The other matter of real concern to the committee is the use of restrictive practices, whether it's the use of medication or other more direct restraint methods. I can accept in some cases the need to do that but in all cases where restrictive practices are used, two conditions should apply. Firstly, there should be the approval of a medical professional before a restrictive practice is used. Secondly, the family or carer of the person should be notified.
Lastly, I go to the issue of the My Aged Care website, where it ought to clearly highlight the complaints that have been received by a particular facility so that the public, which has the right to know, know how that facility stacks up in comparison to the others. I'm aware that the committee's inquiry will continue with respect to staff ratios. That's a very important matter. I look forward to the evidence and to the report of that inquiry when it's presented to parliament.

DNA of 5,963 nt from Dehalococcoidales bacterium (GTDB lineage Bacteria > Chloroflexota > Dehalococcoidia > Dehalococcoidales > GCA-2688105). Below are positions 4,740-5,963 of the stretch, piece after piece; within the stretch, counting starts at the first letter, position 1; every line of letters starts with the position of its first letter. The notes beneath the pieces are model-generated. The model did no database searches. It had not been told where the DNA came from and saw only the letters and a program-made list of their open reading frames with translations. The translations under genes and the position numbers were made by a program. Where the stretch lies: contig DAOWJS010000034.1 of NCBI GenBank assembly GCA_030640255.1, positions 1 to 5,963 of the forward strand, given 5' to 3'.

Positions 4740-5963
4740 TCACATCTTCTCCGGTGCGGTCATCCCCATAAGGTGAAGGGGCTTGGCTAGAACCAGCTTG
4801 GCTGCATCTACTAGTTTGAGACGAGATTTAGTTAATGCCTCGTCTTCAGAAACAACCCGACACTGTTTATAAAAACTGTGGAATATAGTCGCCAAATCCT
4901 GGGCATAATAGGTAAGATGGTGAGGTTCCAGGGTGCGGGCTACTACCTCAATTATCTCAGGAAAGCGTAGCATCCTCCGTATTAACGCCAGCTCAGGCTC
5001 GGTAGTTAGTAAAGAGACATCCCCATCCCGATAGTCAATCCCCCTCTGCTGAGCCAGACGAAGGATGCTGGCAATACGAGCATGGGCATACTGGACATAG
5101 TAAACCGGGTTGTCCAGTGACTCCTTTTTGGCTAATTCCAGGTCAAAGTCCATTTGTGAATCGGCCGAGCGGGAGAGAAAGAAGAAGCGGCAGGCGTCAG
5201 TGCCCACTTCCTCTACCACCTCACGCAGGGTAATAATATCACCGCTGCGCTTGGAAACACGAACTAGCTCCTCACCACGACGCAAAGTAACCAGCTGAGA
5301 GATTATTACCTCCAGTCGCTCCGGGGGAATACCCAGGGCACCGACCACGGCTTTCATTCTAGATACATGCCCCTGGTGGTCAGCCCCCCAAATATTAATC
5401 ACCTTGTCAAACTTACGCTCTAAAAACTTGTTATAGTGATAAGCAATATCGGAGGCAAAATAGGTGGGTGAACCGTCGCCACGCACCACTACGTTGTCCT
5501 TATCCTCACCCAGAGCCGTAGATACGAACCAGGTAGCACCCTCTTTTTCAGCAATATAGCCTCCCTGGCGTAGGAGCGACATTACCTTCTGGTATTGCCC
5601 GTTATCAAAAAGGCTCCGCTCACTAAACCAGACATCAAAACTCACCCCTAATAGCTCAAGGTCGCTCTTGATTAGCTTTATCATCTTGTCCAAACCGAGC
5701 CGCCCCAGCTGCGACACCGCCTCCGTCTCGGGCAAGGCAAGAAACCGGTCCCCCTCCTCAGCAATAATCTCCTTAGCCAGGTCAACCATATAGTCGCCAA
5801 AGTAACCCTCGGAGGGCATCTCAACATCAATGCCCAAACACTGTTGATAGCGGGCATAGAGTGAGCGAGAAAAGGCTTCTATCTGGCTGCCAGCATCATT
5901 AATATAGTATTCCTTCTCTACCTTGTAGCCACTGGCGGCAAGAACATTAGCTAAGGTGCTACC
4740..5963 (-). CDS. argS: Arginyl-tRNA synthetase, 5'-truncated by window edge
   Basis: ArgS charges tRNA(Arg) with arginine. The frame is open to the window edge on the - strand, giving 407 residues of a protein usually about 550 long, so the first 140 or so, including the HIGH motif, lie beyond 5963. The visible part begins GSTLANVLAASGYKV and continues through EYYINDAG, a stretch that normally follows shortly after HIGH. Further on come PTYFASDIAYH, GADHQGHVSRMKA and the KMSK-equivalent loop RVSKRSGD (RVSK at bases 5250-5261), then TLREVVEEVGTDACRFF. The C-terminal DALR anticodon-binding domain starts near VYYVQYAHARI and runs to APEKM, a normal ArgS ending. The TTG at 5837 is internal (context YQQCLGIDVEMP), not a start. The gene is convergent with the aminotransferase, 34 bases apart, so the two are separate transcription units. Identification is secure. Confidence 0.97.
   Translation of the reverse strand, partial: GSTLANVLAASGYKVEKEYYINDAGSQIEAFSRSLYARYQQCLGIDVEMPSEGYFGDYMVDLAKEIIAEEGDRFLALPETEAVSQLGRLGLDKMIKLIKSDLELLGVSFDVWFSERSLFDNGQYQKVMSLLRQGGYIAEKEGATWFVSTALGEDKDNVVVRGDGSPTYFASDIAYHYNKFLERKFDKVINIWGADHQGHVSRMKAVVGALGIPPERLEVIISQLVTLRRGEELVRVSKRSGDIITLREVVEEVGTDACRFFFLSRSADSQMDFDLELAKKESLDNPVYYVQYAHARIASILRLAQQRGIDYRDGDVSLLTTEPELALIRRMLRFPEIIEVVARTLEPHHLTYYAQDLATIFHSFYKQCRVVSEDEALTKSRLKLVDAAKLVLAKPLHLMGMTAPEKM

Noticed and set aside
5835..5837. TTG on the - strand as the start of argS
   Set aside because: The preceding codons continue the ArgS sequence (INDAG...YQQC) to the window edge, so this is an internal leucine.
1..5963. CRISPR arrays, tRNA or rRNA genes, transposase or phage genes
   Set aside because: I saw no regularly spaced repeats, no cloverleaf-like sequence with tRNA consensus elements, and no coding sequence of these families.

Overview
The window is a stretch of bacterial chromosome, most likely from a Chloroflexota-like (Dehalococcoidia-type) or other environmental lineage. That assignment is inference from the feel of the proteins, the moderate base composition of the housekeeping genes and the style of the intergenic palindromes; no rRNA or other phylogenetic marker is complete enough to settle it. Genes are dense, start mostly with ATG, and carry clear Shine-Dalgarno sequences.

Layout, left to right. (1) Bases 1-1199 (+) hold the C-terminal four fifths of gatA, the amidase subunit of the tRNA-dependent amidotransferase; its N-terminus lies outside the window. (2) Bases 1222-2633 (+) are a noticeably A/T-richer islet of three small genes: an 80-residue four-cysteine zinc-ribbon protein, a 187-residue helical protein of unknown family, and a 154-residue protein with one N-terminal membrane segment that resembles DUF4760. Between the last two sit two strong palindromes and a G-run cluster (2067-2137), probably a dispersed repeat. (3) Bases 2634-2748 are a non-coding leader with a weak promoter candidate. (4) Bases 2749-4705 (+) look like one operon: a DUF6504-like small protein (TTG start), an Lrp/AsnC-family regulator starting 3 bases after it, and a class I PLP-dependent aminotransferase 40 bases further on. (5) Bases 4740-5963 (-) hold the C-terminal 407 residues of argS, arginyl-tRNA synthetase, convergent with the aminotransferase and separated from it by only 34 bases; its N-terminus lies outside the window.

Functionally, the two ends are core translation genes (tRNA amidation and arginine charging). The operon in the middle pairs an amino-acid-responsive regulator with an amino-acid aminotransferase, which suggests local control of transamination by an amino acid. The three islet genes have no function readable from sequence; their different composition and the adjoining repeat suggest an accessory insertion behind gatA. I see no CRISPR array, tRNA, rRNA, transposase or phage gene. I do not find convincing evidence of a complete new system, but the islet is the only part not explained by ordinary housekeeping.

I'd like to thank the committee and secretariat for their work in producing what is a comprehensive review of the issues that are currently facing the sector and the challenges we are going to face into the future. Aged-care reform is a complex problem but it is a problem we must not ignore in this parliament. We must consider the financial impacts, the changing healthcare needs and, of course, the emotional cost on our loved ones. I know in my own electorate of Mayo that we have some wonderful homes which go above and beyond to care for their residents. But I also hear, day after day, from concerned constituents sharing their own stories of abuse and neglect. Indeed, since launching my private member's bill, I hear from people across the nation. Notwithstanding the scale of reform that is required, I'm confident we can harness the support evident on both sides of this chamber today to meet the inevitable demand for aged-care places, not with fluster but a carefully-prepared plan to manage the needs of our elderly loved ones.